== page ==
I don't think that the average age can be that easily associated with
They give stats about age and they give stats about board size but
they don't give stats about professionals vs. experienced amateurs vs.
I'm above the given average age and I use a table saw for DIY
projects. I'd put myself somewhere between "experienced amateur" and
If I was the next one to get hurt I would raise the average age
slightly. However, as far as experience, I'm sure that I have less
hours on the TS than many 20-something contractors do - those that rip
hundreds of board-feet a week.
My only point is that I don't think you can conclude that the average
age of 51 means that those with experience are the ones being injured.
It *may* actually be true, but I don't think that the limited
information given justifies that conclusion..
Re read what I said. "I'd say" is an opinion. My opinion is based on the
people that I know that use table saws both a professional and as hobby
woodworkers and builders. All the older people that I know happen to have
many more years of exposure and use of most power tools than those younger.
I don't keep records though.
Fine, that is your opinion.
OK, you expressed your opinion, I've expressed mine. Unless someone comes
up with actual statistics, that is all either of them is. But do take a
look at the guys in most skilled manufacturing jobs today and see if you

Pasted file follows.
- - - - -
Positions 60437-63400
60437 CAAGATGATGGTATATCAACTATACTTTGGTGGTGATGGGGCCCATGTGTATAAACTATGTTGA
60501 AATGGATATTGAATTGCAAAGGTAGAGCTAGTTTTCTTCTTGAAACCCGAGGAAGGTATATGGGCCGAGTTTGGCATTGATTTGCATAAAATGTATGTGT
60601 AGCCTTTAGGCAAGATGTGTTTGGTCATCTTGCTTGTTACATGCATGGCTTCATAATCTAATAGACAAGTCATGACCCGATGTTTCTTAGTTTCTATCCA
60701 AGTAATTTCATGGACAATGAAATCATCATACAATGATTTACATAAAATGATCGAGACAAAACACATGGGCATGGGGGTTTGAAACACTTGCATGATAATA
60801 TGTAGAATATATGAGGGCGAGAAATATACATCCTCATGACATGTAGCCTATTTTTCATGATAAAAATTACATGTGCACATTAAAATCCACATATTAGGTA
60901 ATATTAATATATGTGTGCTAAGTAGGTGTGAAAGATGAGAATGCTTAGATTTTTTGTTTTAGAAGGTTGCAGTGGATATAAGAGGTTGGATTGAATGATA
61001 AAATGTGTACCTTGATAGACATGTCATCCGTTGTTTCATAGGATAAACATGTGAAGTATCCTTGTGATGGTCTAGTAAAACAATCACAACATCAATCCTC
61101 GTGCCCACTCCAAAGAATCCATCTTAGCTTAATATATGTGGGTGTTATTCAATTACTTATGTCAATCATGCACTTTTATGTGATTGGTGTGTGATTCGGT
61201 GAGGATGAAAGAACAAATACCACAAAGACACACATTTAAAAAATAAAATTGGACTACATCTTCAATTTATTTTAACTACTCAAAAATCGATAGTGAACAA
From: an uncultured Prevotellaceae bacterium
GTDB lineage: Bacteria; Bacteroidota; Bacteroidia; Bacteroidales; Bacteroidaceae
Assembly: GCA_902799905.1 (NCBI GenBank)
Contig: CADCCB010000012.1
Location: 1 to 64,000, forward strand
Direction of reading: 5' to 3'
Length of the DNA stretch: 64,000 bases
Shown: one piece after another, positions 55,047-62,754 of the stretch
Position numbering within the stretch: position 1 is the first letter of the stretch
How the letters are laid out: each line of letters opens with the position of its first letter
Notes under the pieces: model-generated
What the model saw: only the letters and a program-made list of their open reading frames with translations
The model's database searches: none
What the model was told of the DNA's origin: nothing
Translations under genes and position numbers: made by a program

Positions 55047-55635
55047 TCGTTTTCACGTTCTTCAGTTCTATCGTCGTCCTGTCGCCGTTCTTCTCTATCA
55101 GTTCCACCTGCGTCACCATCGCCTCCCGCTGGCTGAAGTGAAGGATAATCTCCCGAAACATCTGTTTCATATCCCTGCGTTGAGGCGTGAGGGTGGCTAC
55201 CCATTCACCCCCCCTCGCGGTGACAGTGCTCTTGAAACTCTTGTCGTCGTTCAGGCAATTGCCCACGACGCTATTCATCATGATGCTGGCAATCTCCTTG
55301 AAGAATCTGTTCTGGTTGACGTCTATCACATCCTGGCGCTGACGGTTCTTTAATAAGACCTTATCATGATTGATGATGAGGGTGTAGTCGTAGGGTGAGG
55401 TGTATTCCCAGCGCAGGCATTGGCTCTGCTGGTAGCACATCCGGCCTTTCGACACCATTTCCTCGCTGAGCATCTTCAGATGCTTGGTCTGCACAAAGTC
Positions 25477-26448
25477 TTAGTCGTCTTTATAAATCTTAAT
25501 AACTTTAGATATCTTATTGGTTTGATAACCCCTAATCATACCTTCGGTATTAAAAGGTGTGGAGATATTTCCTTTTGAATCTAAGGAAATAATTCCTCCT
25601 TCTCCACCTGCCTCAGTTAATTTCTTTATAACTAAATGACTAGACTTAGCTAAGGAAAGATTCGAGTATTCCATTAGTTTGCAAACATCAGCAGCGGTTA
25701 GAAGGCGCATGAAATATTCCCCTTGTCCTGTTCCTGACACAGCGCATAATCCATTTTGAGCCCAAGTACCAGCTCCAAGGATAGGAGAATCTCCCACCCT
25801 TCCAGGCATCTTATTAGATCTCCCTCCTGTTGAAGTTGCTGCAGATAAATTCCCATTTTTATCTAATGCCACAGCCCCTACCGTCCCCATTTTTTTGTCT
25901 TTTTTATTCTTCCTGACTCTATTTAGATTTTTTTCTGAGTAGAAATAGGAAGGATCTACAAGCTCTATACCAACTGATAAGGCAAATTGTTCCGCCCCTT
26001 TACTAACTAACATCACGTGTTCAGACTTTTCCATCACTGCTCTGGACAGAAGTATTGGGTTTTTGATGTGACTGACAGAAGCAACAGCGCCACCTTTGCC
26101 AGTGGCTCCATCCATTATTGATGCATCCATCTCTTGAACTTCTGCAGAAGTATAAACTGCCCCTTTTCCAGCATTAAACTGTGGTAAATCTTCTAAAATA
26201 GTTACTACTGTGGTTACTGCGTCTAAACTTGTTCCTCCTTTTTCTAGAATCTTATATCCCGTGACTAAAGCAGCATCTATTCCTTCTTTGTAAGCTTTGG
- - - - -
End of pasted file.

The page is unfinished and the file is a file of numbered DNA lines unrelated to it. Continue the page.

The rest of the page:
might change your opinion. Stop by a Woodcraft or Rockler store and look at
the customers. Talk to the guys that post on rec.woodworking.
Remember, read first, then post.
"SawStop saws cut most wet wood without a problem. However, if the
wood is very green or wet (for example, wet enough to spray a mist
when cutting), or if the wood is both wet and pressure treated, then
the wood may be sufficiently conductive to trigger the brake.
Accordingly, the best practice is to dry wet or green wood before
cutting by standing it inside and apart from other wood for about one
day. You can also cut wet pressure treated wood and other conductive
material by placing the saw in bypass mode to deactivate the safety
Oh, please. Make up your mind. You complain about being spoon fed
safety, then when you find out that you're not being spoon fed you
complain about the spoon being missing.
"Sales propaganda"...you have learned well. If someone agrees with
your opinion, they're offering up hard facts, but when the opinion is
counter to your own it's sales propaganda. That seems totally fair
and unbiased to me.
You are right on one thing - yay! - Red's initial post didn't include
sales propaganda because he was just mentioning he saw the SawStop on
a TV show. Then you replied with "it's a worthless item" - which is
curious as that comment _is_ sales propaganda - negative propaganda
apparently to prevent people from buying a SawStop. Why would that
be? You've never touched one, right? You didn't even bother to find
out about how it works with green wood. Didn't even know the brake
could be deactivated. Then you chime in with some BS about down time,
lost labor, the expense of the cartridge and ruined blade, etc. You
know - blowing smoke.
You do realize that the alternative is someone losing a finger. I'd
appreciate your analysis of how much down time and lost labor there'd
be if someone loses a finger in the shop. Please also factor in what
a lost finger does to an employer's workmens comp premium, and what
effect it will have on the workshop's other employees' productivity.
If you can't be bothered to be unbiased and at least try to factor in
all of the variables, just call me some names and we'll call it a day.